Review: Frost Like Night

1.5 out of 5 stars

The confusing things are too easy and the easy things are too confusing and I almost DNF’d this more than once. Frost Like Night, by Sarah Raasch (Snow Like Ashes #3)

I’m shocked the see I gave book two in this series a 3/5 rating – I must have been feeling bad for it. Getting motivated to read Frost Like Night was no easy feat; I picked it up and put it down ten times. Finally, feeling too invested in the series to surrender, I began.


Queen Meira of Winter has magic, as do the rulers of each kingdom: the seasons, which only have one season each, and the rhythms, which have all the seasons. A ruler can only use their magic to affect their subjects. Until bad, bad Angra, figures out how to use it on everyone. This is evil, so the magic turns evil, and becomes known as the Decay. (Which I can’t read without thinking of toothpaste.) Along the way, some important artifacts become unimportant, some rules stop being rules, and, for reasons unknown, the kingdom of Paisly has it all figured out. PAISLY.

“Hello, I’m Shannon, Queen of Gingham and you, dear subjects, are all my tiny checkmarks!” she said, in her benevolent ruler voice.

Paisly. Not Houndstooth, or at least Chevron? Sigh. IMG_0463

The magic in this series is unnecessarily confusing and dumb. You’d have to care a lot more than I did to follow how it works and changes. Frost Like Night‘s story is okay. It draws you along with the promise of a possibly epic, Indiana Jones and the Last Crusade-style, only-the-worthy-shall-pass labyrinth at the end… which turns out to be SO EASY and HOLY DUH that you’d throw the book, but you’ve read 92% of it and might as well finish. (Then throw.) Remember when Meira collected the keys of the Order of the Lustrate in about a paragraph each? Here’s is the second time this series failed to deliver on what could have been a fantastic, treasure hunt-y sort of plot.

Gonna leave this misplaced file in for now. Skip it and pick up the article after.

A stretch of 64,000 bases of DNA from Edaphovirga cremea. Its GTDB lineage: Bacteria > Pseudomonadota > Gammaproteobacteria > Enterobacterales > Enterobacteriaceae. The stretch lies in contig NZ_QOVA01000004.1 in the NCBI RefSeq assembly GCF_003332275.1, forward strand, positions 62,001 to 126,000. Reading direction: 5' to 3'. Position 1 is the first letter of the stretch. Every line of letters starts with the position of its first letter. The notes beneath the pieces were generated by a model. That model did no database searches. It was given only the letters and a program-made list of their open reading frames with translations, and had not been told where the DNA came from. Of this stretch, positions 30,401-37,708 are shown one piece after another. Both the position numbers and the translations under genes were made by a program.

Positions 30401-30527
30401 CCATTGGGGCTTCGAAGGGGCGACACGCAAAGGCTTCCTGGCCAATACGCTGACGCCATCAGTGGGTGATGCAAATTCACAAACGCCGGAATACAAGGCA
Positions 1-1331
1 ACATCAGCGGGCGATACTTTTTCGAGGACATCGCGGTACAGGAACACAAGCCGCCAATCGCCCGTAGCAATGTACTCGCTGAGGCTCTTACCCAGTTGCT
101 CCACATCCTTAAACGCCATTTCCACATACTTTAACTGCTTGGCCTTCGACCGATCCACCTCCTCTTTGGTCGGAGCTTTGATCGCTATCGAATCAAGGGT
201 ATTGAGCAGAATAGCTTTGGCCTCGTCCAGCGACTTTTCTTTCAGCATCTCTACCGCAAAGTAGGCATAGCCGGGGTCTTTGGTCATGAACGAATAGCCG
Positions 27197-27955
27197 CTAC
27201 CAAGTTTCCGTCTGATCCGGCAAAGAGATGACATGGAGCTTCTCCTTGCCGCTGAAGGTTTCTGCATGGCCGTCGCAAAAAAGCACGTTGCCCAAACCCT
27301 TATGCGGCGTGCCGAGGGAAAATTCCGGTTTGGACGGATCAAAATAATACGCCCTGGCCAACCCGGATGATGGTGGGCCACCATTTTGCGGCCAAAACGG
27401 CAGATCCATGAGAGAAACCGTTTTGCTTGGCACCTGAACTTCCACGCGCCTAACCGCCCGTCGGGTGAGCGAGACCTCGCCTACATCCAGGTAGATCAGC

To add to the slog, each chapter is told from a different character’s point of view – and changes both tense and narrative mode. Meira is first-person, present tense, everyone else is third-person past. It’s like getting slapped in the face by a swinging saloon door.

Alas, no. I did not like this book, or this series. Let that be a lesson next time I feel compelled to finish something simply because I started it.

Leave a Reply

Fill in your details below or click an icon to log in: Logo

You are commenting using your account. Log Out /  Change )

Twitter picture

You are commenting using your Twitter account. Log Out /  Change )

Facebook photo

You are commenting using your Facebook account. Log Out /  Change )

Connecting to %s